You could put strict statistical definitions around it if you wanted, but the general idea is, 'infants grow up to be self-aware adults'.
This may not always be true for exotic species. Plenty of species in nature, for example, reproduce by throwing out millions of eggs / spores/ what have you that only a small fraction of which grow up to be adults. Ideally, any sort of rule you'd come up with should be universal, regardless of the form of intelligence.
At some point, some computer programs would have to be considered to be people and have a right to existence. But at what stage of development would that happen?
As for the first part, I would say that it's fairly common for an individual and a society to not have perfectly identical values or ethical rules. Should I be saying 'morals' for the values of society instead?
I would hope that ethical vegetarians can at least give me the reasons for their boundaries. If they're not eating meat because they don't want animals to suffer, they should be able to define how they draw the line where the capacity to suffer begins.
You do bring up a good point - most psychologists would agree that babies go through a period before... (read more)
Let's assume society decides that eating meat from animals lacking self-awareness is ethical, and anything with self-awareness is not ethical to eat, and that we have a reliable test to tell the difference. Is it ethical to deliberately breed tasty animals to lack self-awareness, both before or after their species has self-awareness?
My initial reaction to the latter is 'no, it's not ethical, because you would necessarily be using force on self-aware entities as part of the breeding process'. The first part of the question seems to lean towards 'yes', but t... (read more)
It's not so much a matter of disagreement as being able to come up with solid counterexamples that a theoretical 'common person' would agree with.
For instance: If you want to get someone a gift for a birthday, it is a common social convention that the exact gift should be kept a secret from the receiver until their birthday.
As ChristianKI indicated, sometimes you must keep secrets either for social or professional obligations. A good example would be where doctors are required to keep patient records from unauthorized access (by law, no less).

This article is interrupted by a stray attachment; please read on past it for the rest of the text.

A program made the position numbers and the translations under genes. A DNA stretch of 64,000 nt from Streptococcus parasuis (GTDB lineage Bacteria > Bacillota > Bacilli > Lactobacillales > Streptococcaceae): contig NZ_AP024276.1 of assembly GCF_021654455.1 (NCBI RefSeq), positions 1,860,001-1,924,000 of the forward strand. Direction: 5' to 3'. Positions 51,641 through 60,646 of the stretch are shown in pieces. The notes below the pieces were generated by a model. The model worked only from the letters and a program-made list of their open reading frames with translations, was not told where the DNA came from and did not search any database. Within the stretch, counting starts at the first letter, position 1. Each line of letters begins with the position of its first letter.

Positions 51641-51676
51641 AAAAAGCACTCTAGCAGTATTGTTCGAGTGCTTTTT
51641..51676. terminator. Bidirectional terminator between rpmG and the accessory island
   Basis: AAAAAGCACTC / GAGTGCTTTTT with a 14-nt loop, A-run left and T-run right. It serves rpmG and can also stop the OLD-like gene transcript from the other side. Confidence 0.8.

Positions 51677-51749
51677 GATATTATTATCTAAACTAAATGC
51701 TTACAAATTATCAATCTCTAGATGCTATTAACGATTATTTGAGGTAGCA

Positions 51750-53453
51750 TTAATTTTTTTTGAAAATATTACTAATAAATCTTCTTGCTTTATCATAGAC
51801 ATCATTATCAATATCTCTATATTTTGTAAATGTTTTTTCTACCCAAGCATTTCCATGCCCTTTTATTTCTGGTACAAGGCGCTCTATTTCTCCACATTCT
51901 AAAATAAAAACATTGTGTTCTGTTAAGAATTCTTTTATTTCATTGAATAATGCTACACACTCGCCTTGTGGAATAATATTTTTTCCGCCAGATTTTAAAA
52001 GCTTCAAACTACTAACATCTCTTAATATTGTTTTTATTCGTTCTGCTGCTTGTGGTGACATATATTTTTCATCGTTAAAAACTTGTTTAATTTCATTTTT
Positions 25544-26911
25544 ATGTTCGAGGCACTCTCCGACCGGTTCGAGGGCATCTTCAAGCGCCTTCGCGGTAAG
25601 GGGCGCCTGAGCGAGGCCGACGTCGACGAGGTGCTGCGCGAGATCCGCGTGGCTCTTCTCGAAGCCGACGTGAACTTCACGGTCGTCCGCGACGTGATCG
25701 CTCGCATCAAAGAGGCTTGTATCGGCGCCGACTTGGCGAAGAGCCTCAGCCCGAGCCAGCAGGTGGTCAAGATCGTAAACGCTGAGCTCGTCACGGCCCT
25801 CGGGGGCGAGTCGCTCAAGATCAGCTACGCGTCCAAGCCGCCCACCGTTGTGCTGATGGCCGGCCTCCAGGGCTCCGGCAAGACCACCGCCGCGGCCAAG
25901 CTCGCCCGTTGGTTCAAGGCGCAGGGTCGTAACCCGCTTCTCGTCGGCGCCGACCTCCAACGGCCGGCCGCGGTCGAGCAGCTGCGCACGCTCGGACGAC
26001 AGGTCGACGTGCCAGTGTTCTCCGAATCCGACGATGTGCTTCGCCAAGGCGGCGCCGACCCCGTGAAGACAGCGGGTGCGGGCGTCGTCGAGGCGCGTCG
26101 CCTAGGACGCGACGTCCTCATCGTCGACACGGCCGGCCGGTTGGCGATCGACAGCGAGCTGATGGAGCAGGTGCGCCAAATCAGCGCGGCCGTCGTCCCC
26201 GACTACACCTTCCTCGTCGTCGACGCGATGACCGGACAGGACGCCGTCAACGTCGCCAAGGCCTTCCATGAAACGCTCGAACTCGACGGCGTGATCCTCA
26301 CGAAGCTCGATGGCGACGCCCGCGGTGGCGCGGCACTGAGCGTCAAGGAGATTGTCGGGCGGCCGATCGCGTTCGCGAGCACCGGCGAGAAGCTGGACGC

Normally, peo... (read more)
Oh, I thought your main concern was about the logic, not the propositions.
Cases where you done nothing wrong yet have something to hide:
I've been thinking about this statement in particular: 'If you've done nothing wrong, you have nothing to hide.' People naturally seem to gravitate to the logical contraposition: If P, then Q. Therefore if !Q, then !P. If you have something to hide, then you MUST have done something wrong. Drawing from this logical statement, they infer that anyone who even tries to hide anything MUST be doing something wrong.
It seems obvious to me, however, that not all people who attempt to hide things have done something wrong. Where is the logical error? Is it in the inversion of 'nothing' and 'something'? It's been a long time since my symbolic logic courses involving the negation of universal quantification.
If you disagree with "anyone who even tries to hide anything MUST be doing something wrong.", then you disagree with it's logically equivalent contraposition 'If you've done nothing wrong, you have nothing to hide.'. And indeed you do, you say there are people who've done nothing wrong but do have something to hide. There's no logical error, you just disagree with a premise.
Based on JMiller's statements regarding 'prerequisites', it implies that he is seeking college-level courses in computer programming, and attempting to pass the classes to get access to the advanced Computer Programming classes in a C.S. degree. As a C.S. major, I can assure you that Calculus is considered a prerequisite to many programming courses. Computer Science is (still!) considered to be primarily a Math degree.
@JMiller: I regret to inform you that RolfAndreassen is correct in most other regards, however. If you want to learn computer programming, d... (read more)